Happy Spooky Season!
Besides Thanksgiving, my family rarely celebrated the classic American holidays (at least not on the official day). It wasn’t because we didn’t want to, but because my parents were usually working extra long hours at their ice cream stores putting the finishing touches on large holiday orders. During Easter, my mom was busy frosting pink bunny-eared roll cakes. For Halloween, she’d pipe jack-o’-lanterns onto clown cones, and everything was iced in blue and white or red and green for Hanukkah and Christmas.
When Ham and I first got married, we made an effort to try and celebrate every holiday together, a tradition we instantly abandoned once we started working in restaurants. But we got one beautiful, unemployed holiday season together the first year we were together (back in 2008?), and we spent that Halloween partying hard by making some caramel apples. This year we’re together again (wild!) and once again getting crazy the only way we know how: by cooking some sugar until it’s dangerously brown and bubbly. If you want to rage like us, here are our caramel apple tips and tricks:
Yes, I know about the ice water test, when you dunk some caramel into ice water and squish it around with your fingers, hoping and praying it feels just right. I don’t make caramel enough to let my fingers be my guide, but a cheap, grocery store candy thermometer will always lead to perfect results. This is no place for a fancy digital thermometer, which often struggles to give you an accurate measurement when it comes to sugar. The other benefit of an old-school analog candy thermometer is that you can watch how quickly the temperature is rising, allowing you to adjust the heat if it’s looking like you might zoom past your desired final destination. It’s the best ten bucks I’ve ever spent.
Prep Your Apples
Apples are usually dipped in wax for preservation reasons. This wax can cause the caramel to slide right off the apple (sad face). Luckily, it’s super easy to remove. After piercing the apples with popsicle sticks, dowels, or sturdy branches you foraged for in the Hudson Valley (I don’t know what kind of life you lead), give them a quick dunk in boiling water. Pat them dry with a clean kitchen towel and the caramel coating can begin!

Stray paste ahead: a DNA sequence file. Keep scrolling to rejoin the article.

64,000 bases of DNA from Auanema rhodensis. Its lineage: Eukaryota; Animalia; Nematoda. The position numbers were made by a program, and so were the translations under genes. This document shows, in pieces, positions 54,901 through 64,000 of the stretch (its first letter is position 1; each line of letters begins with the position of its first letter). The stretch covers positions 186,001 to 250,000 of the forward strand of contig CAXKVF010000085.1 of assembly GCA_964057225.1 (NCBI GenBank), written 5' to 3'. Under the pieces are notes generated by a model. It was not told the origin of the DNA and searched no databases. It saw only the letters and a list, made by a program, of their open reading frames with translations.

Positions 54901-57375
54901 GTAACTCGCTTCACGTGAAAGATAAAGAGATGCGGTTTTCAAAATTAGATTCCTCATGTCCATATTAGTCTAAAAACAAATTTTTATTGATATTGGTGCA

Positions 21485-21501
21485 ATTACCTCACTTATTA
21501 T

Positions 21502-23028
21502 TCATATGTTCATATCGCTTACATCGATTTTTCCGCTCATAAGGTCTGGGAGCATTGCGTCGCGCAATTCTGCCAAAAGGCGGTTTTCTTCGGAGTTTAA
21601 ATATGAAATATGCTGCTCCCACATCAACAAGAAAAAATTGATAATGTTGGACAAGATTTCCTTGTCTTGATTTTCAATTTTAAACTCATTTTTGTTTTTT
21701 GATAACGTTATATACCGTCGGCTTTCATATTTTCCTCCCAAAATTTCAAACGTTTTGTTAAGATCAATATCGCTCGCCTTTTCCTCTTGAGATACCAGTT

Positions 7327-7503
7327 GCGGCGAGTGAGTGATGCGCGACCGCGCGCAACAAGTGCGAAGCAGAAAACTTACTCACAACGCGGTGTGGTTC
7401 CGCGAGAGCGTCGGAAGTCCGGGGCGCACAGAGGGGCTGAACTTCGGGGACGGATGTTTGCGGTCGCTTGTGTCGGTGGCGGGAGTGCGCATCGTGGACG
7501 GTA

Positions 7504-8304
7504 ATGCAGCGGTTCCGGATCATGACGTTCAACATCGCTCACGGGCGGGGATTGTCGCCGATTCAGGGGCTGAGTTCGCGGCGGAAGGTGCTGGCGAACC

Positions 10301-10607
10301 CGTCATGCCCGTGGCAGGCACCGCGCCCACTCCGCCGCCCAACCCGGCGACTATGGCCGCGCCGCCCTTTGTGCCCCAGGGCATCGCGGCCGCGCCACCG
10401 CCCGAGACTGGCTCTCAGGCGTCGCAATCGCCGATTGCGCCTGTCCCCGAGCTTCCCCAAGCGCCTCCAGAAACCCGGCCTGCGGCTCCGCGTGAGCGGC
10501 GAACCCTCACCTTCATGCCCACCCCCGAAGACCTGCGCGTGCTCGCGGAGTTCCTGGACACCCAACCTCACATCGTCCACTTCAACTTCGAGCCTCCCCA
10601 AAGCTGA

It's Molten Sugar Time!
What is crystallization?
Ever had your sugar syrup go from crystal clear to all lumpy and grainy? That’s crystallization, and it just takes one rogue sugar crystal to spoil the entire syrup. Maybe some syrup splashed up on the side of the pot, became dry from the heat and returned to its original crystal form, then fell back into the syrup. Or perhaps there was one itty bitty lump of sugar that didn’t dissolve. That one sugar crystal becomes a seed for all the sugar to crystalize, resulting in a grainy caramel.
How to prevent sugar doom:
Use a pan that’s high and tight. Wider pans have more places for crystallization to happen.
Know when to stir and when not to stir. I stir the sugar and water in the beginning with a fork. The fork forces me to make small, tight motions, preventing the syrup from splashing up on the walls of the pan, while also breaking up any clumps of sugar so everybody in the pool dissolves.
Once the sugar is mostly dissolved, stop stirring and cover the pot with a tight-fitting lid. The vapors from the water will condense on the lid, then run back down the sides, rinsing them clean.
Once your sugar syrup is brown and you’ve added the cream and butter, cook the caramel to 250°F for a caramel that’s stiff enough to hold tight to the apples, but still tender enough to bite into without taking out a tooth.
Have a bowl of ice water ready so you can dunk in the bottom of the pot to stop the caramel from overcooking. As you dip your apples, the caramel will cool and thicken, so you may need to gently rewarm it. I like to keep it classic and finish my apples with a dip in chopped salted peanuts, but get wild with sprinkles, M&M’s, or crushed cookies.
Other things that are making me feel festive:
If you can't resist a dog in costume, check out all the furry fashion from this years dog parade. I think it's the best pick-me-up.
In the latest episode of Ancient Recipes, we got in the spirit by making ancient druid soul cakes and a rye bread that could have caused the Salem witch trials.